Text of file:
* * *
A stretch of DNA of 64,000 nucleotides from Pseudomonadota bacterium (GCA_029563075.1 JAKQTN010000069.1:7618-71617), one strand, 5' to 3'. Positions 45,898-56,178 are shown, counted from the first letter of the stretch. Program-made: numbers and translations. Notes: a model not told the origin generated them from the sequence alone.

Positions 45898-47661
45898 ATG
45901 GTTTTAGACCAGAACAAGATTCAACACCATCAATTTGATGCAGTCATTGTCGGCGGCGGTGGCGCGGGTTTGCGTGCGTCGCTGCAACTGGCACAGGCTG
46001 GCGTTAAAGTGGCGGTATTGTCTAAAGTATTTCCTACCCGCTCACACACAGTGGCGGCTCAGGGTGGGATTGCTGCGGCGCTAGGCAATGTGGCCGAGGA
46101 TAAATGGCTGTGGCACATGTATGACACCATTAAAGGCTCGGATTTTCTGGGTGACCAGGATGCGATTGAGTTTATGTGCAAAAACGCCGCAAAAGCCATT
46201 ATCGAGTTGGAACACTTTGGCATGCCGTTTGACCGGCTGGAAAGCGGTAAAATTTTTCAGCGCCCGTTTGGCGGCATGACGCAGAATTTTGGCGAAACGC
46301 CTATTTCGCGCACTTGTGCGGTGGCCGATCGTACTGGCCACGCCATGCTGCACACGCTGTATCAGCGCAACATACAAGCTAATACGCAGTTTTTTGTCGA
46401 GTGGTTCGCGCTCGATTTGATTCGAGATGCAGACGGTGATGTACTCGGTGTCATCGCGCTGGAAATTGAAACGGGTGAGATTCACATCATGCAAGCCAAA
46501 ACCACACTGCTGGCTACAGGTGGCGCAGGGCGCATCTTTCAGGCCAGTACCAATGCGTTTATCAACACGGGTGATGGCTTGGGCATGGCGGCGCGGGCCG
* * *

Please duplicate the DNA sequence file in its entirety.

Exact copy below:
A stretch of DNA of 64,000 nucleotides from Pseudomonadota bacterium (GCA_029563075.1 JAKQTN010000069.1:7618-71617), one strand, 5' to 3'. Positions 45,898-56,178 are shown, counted from the first letter of the stretch. Program-made: numbers and translations. Notes: a model not told the origin generated them from the sequence alone.

Positions 45898-47661
45898 ATG
45901 GTTTTAGACCAGAACAAGATTCAACACCATCAATTTGATGCAGTCATTGTCGGCGGCGGTGGCGCGGGTTTGCGTGCGTCGCTGCAACTGGCACAGGCTG
46001 GCGTTAAAGTGGCGGTATTGTCTAAAGTATTTCCTACCCGCTCACACACAGTGGCGGCTCAGGGTGGGATTGCTGCGGCGCTAGGCAATGTGGCCGAGGA
46101 TAAATGGCTGTGGCACATGTATGACACCATTAAAGGCTCGGATTTTCTGGGTGACCAGGATGCGATTGAGTTTATGTGCAAAAACGCCGCAAAAGCCATT
46201 ATCGAGTTGGAACACTTTGGCATGCCGTTTGACCGGCTGGAAAGCGGTAAAATTTTTCAGCGCCCGTTTGGCGGCATGACGCAGAATTTTGGCGAAACGC
46301 CTATTTCGCGCACTTGTGCGGTGGCCGATCGTACTGGCCACGCCATGCTGCACACGCTGTATCAGCGCAACATACAAGCTAATACGCAGTTTTTTGTCGA
46401 GTGGTTCGCGCTCGATTTGATTCGAGATGCAGACGGTGATGTACTCGGTGTCATCGCGCTGGAAATTGAAACGGGTGAGATTCACATCATGCAAGCCAAA
46501 ACCACACTGCTGGCTACAGGTGGCGCAGGGCGCATCTTTCAGGCCAGTACCAATGCGTTTATCAACACGGGTGATGGCTTGGGCATGGCGGCGCGGGCCG